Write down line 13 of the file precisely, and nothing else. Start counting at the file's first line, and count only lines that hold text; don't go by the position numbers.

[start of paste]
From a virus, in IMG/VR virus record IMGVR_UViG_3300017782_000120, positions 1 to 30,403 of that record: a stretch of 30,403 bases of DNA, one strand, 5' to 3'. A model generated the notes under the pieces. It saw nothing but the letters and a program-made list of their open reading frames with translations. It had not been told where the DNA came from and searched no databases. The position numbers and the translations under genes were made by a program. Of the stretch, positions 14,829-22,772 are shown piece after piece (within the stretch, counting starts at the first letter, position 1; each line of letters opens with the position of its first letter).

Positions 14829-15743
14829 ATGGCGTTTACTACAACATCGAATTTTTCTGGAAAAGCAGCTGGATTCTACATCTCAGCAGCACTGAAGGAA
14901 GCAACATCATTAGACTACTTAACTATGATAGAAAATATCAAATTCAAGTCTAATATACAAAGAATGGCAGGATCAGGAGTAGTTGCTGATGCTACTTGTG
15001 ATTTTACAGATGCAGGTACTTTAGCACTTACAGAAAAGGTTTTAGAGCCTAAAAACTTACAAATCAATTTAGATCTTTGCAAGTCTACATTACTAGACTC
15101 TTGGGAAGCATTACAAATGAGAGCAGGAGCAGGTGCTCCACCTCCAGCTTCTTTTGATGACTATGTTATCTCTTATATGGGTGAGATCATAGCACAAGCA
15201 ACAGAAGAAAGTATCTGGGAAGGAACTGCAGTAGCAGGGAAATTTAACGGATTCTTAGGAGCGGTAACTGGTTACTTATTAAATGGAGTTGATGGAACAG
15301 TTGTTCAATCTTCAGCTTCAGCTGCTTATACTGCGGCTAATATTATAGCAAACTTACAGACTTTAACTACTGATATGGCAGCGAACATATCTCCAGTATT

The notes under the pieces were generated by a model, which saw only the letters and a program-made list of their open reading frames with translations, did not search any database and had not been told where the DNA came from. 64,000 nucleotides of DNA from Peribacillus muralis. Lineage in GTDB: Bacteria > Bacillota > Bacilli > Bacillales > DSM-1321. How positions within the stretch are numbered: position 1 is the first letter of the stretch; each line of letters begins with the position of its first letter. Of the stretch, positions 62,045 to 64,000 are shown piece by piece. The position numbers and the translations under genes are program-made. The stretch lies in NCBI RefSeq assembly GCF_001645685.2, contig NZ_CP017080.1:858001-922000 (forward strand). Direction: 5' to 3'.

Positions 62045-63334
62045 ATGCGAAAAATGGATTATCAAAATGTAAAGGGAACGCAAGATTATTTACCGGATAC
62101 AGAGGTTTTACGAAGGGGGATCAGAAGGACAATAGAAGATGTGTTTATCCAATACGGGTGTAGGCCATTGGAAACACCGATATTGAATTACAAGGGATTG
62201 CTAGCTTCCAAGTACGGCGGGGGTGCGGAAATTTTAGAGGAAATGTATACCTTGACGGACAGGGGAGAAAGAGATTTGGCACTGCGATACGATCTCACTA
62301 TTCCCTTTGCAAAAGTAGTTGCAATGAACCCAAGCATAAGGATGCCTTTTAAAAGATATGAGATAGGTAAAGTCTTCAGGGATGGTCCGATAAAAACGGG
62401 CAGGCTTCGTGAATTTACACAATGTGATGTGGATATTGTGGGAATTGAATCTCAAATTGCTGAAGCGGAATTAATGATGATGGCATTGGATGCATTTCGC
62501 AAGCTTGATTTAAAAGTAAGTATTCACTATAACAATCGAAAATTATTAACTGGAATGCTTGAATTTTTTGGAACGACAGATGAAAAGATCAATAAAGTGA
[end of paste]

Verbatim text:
62201 CTAGCTTCCAAGTACGGCGGGGGTGCGGAAATTTTAGAGGAAATGTATACCTTGACGGACAGGGGAGAAAGAGATTTGGCACTGCGATACGATCTCACTA